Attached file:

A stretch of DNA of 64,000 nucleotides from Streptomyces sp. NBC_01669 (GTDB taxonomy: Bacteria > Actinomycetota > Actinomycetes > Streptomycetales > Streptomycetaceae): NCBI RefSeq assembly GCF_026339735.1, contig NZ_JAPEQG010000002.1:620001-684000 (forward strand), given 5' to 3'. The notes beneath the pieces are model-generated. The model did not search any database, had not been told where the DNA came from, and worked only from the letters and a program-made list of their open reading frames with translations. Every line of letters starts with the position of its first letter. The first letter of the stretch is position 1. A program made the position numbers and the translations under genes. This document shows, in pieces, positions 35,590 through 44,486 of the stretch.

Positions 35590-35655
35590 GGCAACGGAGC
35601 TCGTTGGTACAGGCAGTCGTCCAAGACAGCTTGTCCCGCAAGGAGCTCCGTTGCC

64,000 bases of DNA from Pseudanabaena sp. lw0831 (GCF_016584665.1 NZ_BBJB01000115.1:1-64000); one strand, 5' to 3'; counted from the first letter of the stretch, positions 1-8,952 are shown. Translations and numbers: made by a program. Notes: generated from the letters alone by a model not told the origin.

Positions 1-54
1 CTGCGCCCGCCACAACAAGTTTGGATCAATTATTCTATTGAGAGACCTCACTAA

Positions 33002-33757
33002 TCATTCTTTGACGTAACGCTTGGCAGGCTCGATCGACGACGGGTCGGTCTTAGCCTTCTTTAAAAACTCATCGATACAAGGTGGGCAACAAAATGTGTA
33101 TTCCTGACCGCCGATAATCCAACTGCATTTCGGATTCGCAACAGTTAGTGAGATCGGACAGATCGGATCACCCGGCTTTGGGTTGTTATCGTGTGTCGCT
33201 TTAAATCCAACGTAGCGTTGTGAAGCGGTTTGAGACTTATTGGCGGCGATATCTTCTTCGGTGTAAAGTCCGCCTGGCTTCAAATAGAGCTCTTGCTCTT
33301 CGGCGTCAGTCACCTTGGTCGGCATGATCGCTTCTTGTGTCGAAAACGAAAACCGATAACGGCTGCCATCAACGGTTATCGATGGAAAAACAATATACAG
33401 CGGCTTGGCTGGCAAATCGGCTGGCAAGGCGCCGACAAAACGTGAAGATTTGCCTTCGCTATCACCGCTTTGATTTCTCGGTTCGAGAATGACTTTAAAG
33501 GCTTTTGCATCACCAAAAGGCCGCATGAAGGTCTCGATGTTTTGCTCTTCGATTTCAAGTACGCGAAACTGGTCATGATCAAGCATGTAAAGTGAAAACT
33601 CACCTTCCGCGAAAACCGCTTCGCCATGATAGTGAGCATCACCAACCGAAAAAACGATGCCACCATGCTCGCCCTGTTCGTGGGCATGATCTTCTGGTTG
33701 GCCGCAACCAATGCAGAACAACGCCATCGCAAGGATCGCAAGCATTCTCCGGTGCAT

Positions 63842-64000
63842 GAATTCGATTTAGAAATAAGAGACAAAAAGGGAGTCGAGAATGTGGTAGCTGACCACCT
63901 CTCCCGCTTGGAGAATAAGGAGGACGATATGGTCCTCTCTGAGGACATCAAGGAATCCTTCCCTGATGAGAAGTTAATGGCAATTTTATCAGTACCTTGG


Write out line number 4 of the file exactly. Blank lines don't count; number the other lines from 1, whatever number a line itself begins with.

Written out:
35601 TCGTTGGTACAGGCAGTCGTCCAAGACAGCTTGTCCCGCAAGGAGCTCCGTTGCC